Basic Operating Principle of an Inductive Proximity Sensor

Did you ever wonder how an Inductive Proximity Sensor is able to detect the presence of a metallic target?  While the underlying electrical engineering is sophisticated, the basic principle of operation is not too hard to understand.

At the heart of an Inductive Proximity Sensor (“prox” “sensor” or “prox sensor” for short) is an electronic oscillator consisting of an inductive coil made of numerous turns of very fine copper wire, a capacitor for storing electrical charge, and an energy source to provide electrical excitation. The size of the inductive coil and the capacitor are matched to produce a self-sustaining sine wave oscillation at a fixed frequency.  The coil and the capacitor act like two electrical springs with a weight hung between them, constantly pushing electrons back and forth between each other.  Electrical energy is fed into the circuit to initiate and sustain the oscillation.  Without sustaining energy, the oscillation would collapse due to the small power losses from the electrical resistance of the thin copper wire in the coil and other parasitic losses.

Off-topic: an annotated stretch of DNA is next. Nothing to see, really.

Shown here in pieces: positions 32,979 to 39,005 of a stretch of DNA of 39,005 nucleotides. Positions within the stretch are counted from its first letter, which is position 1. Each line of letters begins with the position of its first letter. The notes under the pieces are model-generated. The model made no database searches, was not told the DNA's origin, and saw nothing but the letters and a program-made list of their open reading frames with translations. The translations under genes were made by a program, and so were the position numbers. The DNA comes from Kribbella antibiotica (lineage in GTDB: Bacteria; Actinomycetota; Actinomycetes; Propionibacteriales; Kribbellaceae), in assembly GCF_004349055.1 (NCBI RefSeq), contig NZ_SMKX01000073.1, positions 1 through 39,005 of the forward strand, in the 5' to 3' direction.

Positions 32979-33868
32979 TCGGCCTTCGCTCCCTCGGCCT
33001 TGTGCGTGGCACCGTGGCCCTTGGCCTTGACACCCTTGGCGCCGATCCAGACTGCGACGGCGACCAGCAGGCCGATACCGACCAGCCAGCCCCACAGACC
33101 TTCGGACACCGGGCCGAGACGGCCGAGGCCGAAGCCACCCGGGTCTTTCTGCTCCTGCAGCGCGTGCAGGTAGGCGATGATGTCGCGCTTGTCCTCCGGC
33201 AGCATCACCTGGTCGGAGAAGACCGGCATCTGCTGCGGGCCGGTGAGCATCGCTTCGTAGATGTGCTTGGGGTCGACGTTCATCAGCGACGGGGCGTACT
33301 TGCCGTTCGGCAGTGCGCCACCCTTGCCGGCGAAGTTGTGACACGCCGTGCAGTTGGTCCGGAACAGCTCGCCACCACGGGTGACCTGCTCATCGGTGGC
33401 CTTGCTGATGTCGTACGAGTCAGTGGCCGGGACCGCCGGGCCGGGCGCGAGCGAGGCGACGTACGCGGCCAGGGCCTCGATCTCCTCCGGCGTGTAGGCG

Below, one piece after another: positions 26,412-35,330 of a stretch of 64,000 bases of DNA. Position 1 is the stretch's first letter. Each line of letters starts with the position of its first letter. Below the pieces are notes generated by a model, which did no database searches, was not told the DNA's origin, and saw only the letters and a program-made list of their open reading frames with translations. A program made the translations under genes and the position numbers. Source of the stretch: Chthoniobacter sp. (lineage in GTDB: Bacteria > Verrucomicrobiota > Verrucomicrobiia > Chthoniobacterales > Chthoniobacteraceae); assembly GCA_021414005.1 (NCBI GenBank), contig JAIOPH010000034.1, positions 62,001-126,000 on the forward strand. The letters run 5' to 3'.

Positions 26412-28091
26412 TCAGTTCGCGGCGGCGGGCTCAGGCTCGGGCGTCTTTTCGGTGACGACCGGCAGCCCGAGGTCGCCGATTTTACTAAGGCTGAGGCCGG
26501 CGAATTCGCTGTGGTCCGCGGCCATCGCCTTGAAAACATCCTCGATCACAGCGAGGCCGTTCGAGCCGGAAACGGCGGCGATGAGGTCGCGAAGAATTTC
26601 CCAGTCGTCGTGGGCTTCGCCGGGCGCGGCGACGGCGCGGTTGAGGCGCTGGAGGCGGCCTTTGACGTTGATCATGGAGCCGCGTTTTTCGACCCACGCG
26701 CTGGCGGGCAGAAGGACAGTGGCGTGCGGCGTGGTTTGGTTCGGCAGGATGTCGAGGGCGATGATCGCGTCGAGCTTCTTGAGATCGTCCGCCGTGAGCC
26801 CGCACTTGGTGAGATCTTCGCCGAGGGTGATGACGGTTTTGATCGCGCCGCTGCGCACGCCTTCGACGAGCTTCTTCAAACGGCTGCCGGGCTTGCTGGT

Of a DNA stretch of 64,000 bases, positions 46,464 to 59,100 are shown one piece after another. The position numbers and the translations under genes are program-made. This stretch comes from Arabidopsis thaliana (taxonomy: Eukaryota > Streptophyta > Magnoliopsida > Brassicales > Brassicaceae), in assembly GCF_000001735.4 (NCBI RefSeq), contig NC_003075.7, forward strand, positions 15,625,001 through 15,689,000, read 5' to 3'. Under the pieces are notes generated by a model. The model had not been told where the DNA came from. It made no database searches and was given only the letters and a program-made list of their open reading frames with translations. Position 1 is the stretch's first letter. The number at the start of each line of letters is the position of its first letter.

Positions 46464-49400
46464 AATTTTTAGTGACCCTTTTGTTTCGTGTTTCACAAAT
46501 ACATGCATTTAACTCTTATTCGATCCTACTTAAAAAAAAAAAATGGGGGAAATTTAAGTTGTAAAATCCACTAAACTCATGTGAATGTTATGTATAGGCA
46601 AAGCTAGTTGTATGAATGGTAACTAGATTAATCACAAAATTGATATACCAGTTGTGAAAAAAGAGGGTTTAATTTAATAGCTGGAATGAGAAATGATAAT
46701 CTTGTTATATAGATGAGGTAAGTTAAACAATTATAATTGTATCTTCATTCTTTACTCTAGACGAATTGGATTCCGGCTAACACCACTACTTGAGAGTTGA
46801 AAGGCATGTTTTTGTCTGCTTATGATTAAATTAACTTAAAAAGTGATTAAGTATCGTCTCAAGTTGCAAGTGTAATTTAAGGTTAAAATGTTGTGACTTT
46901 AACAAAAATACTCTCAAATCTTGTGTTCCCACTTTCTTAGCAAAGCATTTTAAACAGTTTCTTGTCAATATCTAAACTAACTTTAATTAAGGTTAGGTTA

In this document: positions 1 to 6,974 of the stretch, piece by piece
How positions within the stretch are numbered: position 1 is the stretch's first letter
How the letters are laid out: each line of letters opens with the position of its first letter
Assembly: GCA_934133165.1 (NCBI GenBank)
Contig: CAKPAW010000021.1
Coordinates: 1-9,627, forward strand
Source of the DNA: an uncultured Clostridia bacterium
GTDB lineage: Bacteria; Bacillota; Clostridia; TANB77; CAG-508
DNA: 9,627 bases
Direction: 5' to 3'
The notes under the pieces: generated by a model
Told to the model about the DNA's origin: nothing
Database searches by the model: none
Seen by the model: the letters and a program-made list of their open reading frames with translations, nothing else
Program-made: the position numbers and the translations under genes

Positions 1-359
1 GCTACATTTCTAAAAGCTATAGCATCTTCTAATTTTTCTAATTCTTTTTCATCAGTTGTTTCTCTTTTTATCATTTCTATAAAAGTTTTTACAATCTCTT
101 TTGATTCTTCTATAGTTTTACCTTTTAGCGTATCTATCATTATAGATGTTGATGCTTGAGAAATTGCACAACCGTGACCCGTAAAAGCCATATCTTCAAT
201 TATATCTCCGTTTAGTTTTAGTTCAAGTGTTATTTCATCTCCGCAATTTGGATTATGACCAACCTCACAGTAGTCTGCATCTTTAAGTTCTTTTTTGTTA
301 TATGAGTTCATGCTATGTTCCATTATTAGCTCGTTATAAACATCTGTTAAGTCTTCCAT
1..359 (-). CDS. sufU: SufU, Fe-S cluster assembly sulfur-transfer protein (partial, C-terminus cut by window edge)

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Analog Inductive Sensors

In his post, When Do You Specify An Inductive Sensor?, Shawn Day (Market Manager, Inductive Sensors) discusses selection criteria and application for inductive proximity sensors.  In that article, Shawn focuses on what are sometimes referred to as discrete sensors – sensors that detect the presence of a metal target, and then turn on (or turn off).  As Shawn points out, there are many, many applications for this type of discrete sensing.

But what if just indicating the presence or absence of a part is not enough?  What if you need to know not only if a part is in a particular position or not, but rather you need to know exactly where the part is at any given point along its entire range of travel?  That’s where analog, or continuous, inductive position sensors come into play.

Analog inductive sensors employ basically the same technology as discrete proximity sensors.  That is, they use inductive coils to generate eddy currents that respond to a metal target.  But, unlike discrete sensors, analog inductive sensors provide a continuously variable output, not just an on/off change of state.

Tubular Analog Inductive Sensors

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